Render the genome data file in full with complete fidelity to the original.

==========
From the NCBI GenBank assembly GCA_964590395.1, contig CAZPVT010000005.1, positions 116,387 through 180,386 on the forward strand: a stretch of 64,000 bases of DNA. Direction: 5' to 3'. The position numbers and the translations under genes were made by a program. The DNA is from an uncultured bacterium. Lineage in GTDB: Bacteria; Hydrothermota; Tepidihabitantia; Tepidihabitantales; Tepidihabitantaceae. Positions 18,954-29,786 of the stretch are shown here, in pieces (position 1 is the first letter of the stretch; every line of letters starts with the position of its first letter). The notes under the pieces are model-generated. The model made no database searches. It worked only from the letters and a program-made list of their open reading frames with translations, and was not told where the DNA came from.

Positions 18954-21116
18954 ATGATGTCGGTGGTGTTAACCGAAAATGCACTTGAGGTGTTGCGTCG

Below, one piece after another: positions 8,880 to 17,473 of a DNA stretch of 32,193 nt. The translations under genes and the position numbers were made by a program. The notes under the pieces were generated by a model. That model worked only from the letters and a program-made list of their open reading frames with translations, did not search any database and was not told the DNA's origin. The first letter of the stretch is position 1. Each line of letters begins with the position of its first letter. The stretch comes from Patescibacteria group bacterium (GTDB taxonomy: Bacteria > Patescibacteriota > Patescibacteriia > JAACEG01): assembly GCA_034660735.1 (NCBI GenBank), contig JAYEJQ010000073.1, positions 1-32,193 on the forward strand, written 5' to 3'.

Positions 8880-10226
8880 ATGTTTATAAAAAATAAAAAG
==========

From the NCBI GenBank assembly GCA_964590395.1, contig CAZPVT010000005.1, positions 116,387 through 180,386 on the forward strand: a stretch of 64,000 bases of DNA. Direction: 5' to 3'. The position numbers and the translations under genes were made by a program. The DNA is from an uncultured bacterium. Lineage in GTDB: Bacteria; Hydrothermota; Tepidihabitantia; Tepidihabitantales; Tepidihabitantaceae. Positions 18,954-29,786 of the stretch are shown here, in pieces (position 1 is the first letter of the stretch; every line of letters starts with the position of its first letter). The notes under the pieces are model-generated. The model made no database searches. It worked only from the letters and a program-made list of their open reading frames with translations, and was not told where the DNA came from.

Positions 18954-21116
18954 ATGATGTCGGTGGTGTTAACCGAAAATGCACTTGAGGTGTTGCGTCG

Below, one piece after another: positions 8,880 to 17,473 of a DNA stretch of 32,193 nt. The translations under genes and the position numbers were made by a program. The notes under the pieces were generated by a model. That model worked only from the letters and a program-made list of their open reading frames with translations, did not search any database and was not told the DNA's origin. The first letter of the stretch is position 1. Each line of letters begins with the position of its first letter. The stretch comes from Patescibacteria group bacterium (GTDB taxonomy: Bacteria > Patescibacteriota > Patescibacteriia > JAACEG01): assembly GCA_034660735.1 (NCBI GenBank), contig JAYEJQ010000073.1, positions 1-32,193 on the forward strand, written 5' to 3'.

Positions 8880-10226
8880 ATGTTTATAAAAAATAAAAAG